After the ultrapure water line 2, including the bypass circuit 2ab, has been completely filled up with the aqueous HF solution having a predetermined HF concentration, the circle pump 4 is stopped so that the aqueous HF solution is allowed to remain in the stationary state for about 1 hour within the line 2. The insides of the line 2, including the insides of the various devices equipped in the line 2, are therefore exposed to the aqueous HF solution, whereby the ultrapure water line is sterilized. After confirming that the total kill of viable cells is achieved in the ultrapure water line, the inlet-side conduit section 2a and the outlet-side conduit section 2b which are forming the connection of the bypass circuit section 2ab for bypassing the polisher 6 are disconnected from each other. The inlet-side conduit section 2a and the outlet-side conduit section 2b are then immediately connected to an inlet 10a and outlet 10b of a cartridge-type anion exchange resin polisher 10 containing a basic anion exchange resin, for example, "Duolite A-102D" or "Duolite A-378" (both, trade names), and the circle pump 4 is again started. While the aqueous HF solution is circulated again in this manner through the ultrapure water line, the fluoride anions F- are successively adsorbed on the anion exchange resin to be removed from the aqueous HF solution which has exerted the sterilization in the line 2. When the fluoride anions F- have been substantially eliminated in the above manner (for example, this can be confirmed when the electric resistivity of the water as measured by a resistivity meter CI provided at a point downstream of the ultrafiltration membrane unit 7 which is arranged in the ultrapure water line 2 has increased to a value of approximately 0.1 MΩ.cm), the circle pump 4 is stopped. Thereafter, the cartridge-type anion exchange resin polisher 10 is disconnected and instead, the mixed bed ion exchange resin polisher of the cartridge-type 6, wherein a cation exchange resin and an anion exchange resin are charged as a mixture or in separate beds of the resins, is connected back again to the conduit sections 2a and 2b.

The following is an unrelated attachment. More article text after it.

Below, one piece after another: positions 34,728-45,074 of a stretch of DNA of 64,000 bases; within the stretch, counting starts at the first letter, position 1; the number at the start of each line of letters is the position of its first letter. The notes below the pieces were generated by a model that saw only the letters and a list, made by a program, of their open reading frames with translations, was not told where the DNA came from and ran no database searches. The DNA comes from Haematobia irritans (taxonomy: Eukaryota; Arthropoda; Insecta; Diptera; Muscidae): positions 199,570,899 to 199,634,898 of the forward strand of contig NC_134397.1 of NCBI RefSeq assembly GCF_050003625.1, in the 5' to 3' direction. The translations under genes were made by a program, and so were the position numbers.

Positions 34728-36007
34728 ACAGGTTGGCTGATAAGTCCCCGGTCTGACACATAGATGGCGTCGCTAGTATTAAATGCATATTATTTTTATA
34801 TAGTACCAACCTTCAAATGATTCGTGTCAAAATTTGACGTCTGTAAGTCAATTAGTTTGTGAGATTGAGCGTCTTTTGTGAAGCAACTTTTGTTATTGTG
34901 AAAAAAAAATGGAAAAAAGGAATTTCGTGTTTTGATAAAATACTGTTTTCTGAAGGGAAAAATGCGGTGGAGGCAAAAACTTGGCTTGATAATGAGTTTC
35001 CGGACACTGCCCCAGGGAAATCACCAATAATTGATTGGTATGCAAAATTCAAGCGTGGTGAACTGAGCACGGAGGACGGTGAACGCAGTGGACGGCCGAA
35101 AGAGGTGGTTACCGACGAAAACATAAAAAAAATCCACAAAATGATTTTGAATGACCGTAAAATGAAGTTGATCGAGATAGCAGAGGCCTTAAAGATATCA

The circle pump 4 is then started to circulate the water through the line 2, in an attempt to re-start the production of ultrapure water. Then, the electric resistivity of the water inside the line 2 immediately soon increases and the quality of the water at the point 3 of use is improved in a short time to a sufficient level of purity to use it as ultrapure water. Since a highly pure HF aqueous solution as employed contains foreign ions at extremely low levels in contrast to an aqueous H2 O2 or NaClO solution as conventionally employed, contamination of the ultrapure water line due to the residual foreign ions can be minimized during the operation of the method of this invention.